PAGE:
Category Archives: Resources

Resource Grant Applications Open!

We have received $250/district in a grant from the Great Plains Conference to help folks across the connection live out the four commitments of UMCNext. Our hope is that this money can kickstart work toward inclusion in your church. Our goal is that this can especially help churches who might be starting this journey toward inclusion. Some ideas might be:

  • curriculum for a Sunday School class or small group (our Resource Team would be happy to help you figure out the best resource for your group)
  • bringing a speaker to your church / class / small group
  • travel expenses to get to the Building Inclusive Church Training

We will evaluate applications at the end of each month until our grant runs out and can’t wait to see how God is calling you to live out these commitments right here in the Great Plains! Encourage your friends all over Kansas and Nebraska to apply.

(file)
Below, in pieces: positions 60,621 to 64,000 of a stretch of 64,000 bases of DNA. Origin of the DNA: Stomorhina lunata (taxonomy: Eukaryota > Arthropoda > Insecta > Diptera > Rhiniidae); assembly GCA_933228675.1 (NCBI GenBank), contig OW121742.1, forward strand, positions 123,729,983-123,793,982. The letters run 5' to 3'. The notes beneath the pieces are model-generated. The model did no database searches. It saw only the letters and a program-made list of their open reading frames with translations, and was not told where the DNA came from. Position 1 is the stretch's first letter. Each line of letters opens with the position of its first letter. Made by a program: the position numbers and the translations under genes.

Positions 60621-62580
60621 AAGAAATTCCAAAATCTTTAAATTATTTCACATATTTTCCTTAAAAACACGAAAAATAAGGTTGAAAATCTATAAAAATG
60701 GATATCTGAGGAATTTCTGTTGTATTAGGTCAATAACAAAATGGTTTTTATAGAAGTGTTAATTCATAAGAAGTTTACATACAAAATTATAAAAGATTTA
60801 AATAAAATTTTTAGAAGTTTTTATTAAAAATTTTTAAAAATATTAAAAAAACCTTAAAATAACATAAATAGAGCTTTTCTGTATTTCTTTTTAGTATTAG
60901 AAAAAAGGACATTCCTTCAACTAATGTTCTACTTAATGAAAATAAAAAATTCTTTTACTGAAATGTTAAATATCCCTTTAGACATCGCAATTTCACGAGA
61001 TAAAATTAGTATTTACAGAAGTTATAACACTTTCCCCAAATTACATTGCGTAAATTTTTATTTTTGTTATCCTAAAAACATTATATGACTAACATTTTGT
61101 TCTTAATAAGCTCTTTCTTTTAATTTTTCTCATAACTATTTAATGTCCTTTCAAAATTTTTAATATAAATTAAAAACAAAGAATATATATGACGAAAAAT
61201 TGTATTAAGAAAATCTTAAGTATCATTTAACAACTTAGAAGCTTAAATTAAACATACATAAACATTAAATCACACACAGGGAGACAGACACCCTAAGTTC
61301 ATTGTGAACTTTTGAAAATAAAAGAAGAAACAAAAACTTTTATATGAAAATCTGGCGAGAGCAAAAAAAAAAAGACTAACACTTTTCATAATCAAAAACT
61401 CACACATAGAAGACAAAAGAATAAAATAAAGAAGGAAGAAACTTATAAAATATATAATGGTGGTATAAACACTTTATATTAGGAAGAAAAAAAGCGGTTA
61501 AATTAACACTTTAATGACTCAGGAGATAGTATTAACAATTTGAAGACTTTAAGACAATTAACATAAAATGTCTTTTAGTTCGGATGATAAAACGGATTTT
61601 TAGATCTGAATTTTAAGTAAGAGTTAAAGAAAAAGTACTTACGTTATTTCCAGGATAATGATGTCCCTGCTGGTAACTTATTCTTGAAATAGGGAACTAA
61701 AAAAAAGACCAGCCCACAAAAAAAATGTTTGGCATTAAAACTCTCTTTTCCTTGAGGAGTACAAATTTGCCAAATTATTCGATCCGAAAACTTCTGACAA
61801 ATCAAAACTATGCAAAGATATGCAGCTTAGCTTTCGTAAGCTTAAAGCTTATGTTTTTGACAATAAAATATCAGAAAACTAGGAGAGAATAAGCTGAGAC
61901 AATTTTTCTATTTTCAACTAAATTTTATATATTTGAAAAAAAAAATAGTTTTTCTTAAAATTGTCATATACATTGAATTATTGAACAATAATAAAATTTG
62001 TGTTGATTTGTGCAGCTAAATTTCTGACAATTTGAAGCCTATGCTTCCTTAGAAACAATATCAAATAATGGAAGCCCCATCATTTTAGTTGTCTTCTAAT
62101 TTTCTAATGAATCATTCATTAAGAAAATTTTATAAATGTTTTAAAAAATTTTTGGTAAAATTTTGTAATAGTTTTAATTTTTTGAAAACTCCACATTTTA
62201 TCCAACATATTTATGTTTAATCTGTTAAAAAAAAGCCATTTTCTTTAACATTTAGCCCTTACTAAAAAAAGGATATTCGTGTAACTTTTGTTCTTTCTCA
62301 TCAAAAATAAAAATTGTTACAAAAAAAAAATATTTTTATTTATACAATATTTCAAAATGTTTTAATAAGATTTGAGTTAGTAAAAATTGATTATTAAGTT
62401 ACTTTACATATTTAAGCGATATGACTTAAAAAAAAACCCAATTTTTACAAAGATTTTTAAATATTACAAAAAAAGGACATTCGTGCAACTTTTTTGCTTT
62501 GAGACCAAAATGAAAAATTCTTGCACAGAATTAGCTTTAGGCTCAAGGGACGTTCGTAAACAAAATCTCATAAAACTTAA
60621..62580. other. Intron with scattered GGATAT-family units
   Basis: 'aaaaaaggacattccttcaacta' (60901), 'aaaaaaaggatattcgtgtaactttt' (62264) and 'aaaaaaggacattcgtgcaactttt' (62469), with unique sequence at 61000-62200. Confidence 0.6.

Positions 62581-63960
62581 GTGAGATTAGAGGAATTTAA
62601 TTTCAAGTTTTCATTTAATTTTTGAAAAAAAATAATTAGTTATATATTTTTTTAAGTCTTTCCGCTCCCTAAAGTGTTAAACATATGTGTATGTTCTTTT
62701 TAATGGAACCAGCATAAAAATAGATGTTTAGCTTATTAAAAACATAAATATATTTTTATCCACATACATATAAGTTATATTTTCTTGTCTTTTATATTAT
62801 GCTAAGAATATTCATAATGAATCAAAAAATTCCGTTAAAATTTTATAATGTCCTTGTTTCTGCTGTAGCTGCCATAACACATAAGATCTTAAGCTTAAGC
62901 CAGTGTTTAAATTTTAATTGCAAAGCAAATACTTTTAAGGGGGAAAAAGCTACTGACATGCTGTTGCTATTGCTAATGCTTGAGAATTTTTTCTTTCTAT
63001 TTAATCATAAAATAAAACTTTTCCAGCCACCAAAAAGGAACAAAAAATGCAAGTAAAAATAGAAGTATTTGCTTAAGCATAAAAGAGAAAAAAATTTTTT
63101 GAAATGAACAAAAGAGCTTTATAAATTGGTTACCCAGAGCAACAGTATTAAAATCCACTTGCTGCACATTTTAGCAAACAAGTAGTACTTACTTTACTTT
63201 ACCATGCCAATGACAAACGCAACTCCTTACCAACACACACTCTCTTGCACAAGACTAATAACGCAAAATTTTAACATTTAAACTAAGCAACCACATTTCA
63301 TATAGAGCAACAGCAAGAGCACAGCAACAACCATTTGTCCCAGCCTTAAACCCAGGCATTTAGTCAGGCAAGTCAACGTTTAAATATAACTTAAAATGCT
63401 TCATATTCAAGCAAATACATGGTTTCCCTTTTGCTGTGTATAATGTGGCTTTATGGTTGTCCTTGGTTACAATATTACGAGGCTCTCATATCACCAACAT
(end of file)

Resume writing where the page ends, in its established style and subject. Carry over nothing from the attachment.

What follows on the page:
GP UMCNext Resource Grant Application

Building Inclusive Church Training

We are THRILLED to invite you to the Great Plains Building Inclusive Church Training on Saturday, March 28 from 9:00am-3:00pm at Topeka First UMC. Laura Young, regional organizer for the South Central Jurisdiction for Reconciling Ministries Network, will be leading us. This will be a workshop that you can come to individually or with a group from your church to learn about how to become a more inclusive church no matter your starting point. The day will include:

  • SOGIE (Sexual Orientation and Gender Identity & Expression) Training
    • Learn vocabulary and make sure we understand the words we use and fully include all of God’s children with our language. Whether you have been inclusive for a long time or not, language continues to change. This will be a helpful way for every individual and church to grow.
  • Reconciling Process Overview
    • If you are looking for ways for your church to take steps to officially become (and continue to be) a church that is inclusive, you will learn what your church would need to do to become a reconciling congregation with Reconciling Ministries Network.
  • Storytelling Training
    • Each one of us has a story to tell about why we support LGBTQ+ inclusion in the UMC. We will learn how to share our stories in ways that are concise, meaningful, and helpful as we organize toward a more inclusive church. We will practice our stories and leave equipped with our most powerful tool to witnessing to our faith in God as inclusive United Methodists–our story!